Environmentally Friendly Farmers Abandon Tradition for Power

Troubled by falling prices for their products, farmers in a southern German town sought an alternative to agriculture. They found it, too, and now supply themselves and their region with environmentally friendly power.
Walter Schneider's cows graze in green pastures in Freiamt, a town of around 4,500 people near the Black Forest. Due to the low price of milk, however, the farmer can't live off them. It's a problem Schneider shared with many German farmers. But he found an answer -- just as over 100 of his fellow Freiamt farmers did.

"As a farmer, you are constantly searching for economic alternatives," Schneider said. "And regenerative energies like sun, water and wind are simply on offer."

A few years ago, Schneider started to invest in wind energy.

Since then four windmills have been installed on the hill overlooking Schneider's farm. When the wind blows at the speed of three meters (10 feet) per second the rotors start turning. The windmills reach their peak at eight to 10 meters per second and generate 1,800 kilowatts per hour. When there's a good breeze, one of Freiamt's windmills generates enough power within two hours to cover the electricity needs of the average four-person household for an entire year.

Freiamt's farmers took advantage of laws that promote renewable energy


But that's not Schneider's only environmentally friendly project. The extra warmth exuded by his cows' milk, which is cooled from 38 to four degrees Celsius (100 to 39 degrees Fahrenheit), is used to heat the water his farm uses. And one of the 100 solar power installations that characterize the town is located on his roof.

Nowadays the community produces far more power than it actually needs. Visitors from Germany and abroad make their way to Freiamt to see for themselves how the town has embraced alternative energies.

Biofuel better than bulls

The Reinbolds also moved away from conventional farming and converted their farm into a renewable energy power plant. The family uses generators to burn liquid dung and organic raw materials such as rapeseed, corn and grass, and they sell the energy they produce.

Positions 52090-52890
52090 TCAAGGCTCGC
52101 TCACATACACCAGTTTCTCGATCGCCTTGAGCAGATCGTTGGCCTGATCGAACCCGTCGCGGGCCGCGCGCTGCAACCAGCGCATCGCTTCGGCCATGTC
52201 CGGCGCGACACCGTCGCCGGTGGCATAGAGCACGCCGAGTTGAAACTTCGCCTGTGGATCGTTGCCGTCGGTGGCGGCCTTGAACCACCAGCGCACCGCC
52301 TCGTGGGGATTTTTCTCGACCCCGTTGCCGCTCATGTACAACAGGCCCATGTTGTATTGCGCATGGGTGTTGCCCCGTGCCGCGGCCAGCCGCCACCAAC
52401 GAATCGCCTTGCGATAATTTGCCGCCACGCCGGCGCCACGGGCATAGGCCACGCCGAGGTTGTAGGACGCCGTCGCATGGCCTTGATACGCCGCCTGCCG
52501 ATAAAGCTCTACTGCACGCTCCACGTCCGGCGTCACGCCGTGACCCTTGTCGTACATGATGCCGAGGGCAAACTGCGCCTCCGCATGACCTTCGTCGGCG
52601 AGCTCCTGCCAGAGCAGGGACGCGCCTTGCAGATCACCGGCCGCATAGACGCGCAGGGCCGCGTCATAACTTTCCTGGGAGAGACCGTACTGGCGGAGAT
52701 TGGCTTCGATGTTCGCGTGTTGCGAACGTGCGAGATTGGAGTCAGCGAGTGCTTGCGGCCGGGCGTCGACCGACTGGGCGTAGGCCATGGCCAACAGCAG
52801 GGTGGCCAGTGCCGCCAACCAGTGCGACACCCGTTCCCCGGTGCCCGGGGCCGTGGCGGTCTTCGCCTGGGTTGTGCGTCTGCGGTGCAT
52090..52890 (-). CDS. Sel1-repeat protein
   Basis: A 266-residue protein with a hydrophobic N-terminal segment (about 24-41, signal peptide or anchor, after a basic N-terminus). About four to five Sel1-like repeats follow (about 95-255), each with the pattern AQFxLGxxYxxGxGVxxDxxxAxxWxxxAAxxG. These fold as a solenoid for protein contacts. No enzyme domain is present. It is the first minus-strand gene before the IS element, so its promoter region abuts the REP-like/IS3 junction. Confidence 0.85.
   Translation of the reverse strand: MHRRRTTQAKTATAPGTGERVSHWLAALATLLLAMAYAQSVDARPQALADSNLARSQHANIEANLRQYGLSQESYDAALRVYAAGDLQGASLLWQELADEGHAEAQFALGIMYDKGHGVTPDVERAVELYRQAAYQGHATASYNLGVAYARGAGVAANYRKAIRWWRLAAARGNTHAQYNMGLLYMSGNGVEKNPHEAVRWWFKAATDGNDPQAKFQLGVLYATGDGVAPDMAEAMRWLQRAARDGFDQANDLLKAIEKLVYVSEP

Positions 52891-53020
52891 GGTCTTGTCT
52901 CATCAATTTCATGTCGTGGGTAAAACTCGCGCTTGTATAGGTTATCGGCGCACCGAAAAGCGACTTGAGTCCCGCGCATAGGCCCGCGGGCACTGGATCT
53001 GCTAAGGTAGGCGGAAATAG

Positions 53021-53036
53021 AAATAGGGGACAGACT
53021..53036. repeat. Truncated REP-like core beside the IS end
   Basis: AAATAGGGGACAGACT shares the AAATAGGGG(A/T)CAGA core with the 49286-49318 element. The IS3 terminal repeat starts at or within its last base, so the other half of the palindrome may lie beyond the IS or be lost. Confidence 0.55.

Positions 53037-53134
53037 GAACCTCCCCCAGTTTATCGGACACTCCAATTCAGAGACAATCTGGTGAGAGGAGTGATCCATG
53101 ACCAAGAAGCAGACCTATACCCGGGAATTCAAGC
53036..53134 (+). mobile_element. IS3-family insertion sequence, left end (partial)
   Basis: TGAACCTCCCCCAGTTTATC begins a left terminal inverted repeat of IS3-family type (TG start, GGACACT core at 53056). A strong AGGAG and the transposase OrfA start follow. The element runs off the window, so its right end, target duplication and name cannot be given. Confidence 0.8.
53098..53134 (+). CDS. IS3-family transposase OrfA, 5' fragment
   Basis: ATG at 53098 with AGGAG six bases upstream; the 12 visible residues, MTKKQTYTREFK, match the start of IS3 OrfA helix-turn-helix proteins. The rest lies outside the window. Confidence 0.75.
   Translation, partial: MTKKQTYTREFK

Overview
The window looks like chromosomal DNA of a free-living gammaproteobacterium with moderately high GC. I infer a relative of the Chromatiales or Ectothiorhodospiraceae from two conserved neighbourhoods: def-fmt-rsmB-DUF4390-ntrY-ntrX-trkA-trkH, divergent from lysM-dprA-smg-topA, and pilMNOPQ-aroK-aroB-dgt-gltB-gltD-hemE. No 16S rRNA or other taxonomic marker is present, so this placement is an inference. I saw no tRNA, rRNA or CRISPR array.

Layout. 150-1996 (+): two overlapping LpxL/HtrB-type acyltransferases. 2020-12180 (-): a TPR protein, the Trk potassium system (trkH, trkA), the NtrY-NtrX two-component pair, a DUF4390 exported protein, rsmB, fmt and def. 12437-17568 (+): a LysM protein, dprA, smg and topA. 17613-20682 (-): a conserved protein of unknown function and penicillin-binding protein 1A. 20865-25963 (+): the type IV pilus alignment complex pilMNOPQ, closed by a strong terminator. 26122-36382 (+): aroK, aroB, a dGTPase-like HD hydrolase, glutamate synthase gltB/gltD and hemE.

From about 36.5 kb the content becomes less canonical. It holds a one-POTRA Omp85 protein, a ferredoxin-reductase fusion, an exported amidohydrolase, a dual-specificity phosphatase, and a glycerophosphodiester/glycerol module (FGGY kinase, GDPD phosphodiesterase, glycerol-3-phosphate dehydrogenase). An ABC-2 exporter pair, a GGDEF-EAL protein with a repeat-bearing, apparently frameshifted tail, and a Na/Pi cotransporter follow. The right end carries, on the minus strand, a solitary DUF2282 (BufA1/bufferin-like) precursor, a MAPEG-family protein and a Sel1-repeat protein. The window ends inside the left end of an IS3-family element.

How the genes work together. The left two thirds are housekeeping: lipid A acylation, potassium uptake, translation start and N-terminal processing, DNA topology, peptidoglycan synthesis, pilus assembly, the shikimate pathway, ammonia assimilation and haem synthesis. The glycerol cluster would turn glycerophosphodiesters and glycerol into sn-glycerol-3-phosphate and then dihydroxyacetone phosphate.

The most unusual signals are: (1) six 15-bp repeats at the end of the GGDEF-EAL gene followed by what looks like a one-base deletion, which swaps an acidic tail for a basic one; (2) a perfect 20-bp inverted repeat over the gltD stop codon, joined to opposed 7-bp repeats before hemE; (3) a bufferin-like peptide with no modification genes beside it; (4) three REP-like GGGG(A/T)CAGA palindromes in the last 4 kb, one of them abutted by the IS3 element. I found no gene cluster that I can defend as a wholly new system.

The fact that German utilities are obliged by law to buy power from renewable sources at fixed prices gives the farmers security that selling crops or livestock can't.

The Reinbolds spent 600,000 euros ($809,000) on their biofuel plant, and they expect the investment to have paid itself off in 15 years.

The Reinbolds


"Without the fixed electricity price, the 10 cents for electricity from renewable energies, we couldn't have done it," said Inge Reinbold, adding that the family had already been burned once. After investing in a new stall for bulls in the 1980s and earning 8 deutsche marks (4.09 euros) per kilo for their beef, the BSE crisis left them only earning half that.

A different approach to nature

Now, five years after shifting their operations, the Reinbolds' plant generates more than one million kilowatt hours of electricity per year. They calculated that the energy the farm produced in one year with the biofuel plant had would have required 300,000 liters (79,000 gallons) of heating oil.

The Reinbolds' son, Harald, who will one day take over the farm, said he was pleased his family managed to make itself independent of fluctuating food prices and that it also reflected his own attitude toward the environment.

He is clearly not alone.

"The people here are concerned with traditional values," said Freimut Mayor Hannelore Reinbold-Mesch. "They're connected to nature; they have always lived with nature, harvested its fruits. And that's where a change simply occurred. What used to be cultivating the land is today renewable energies."

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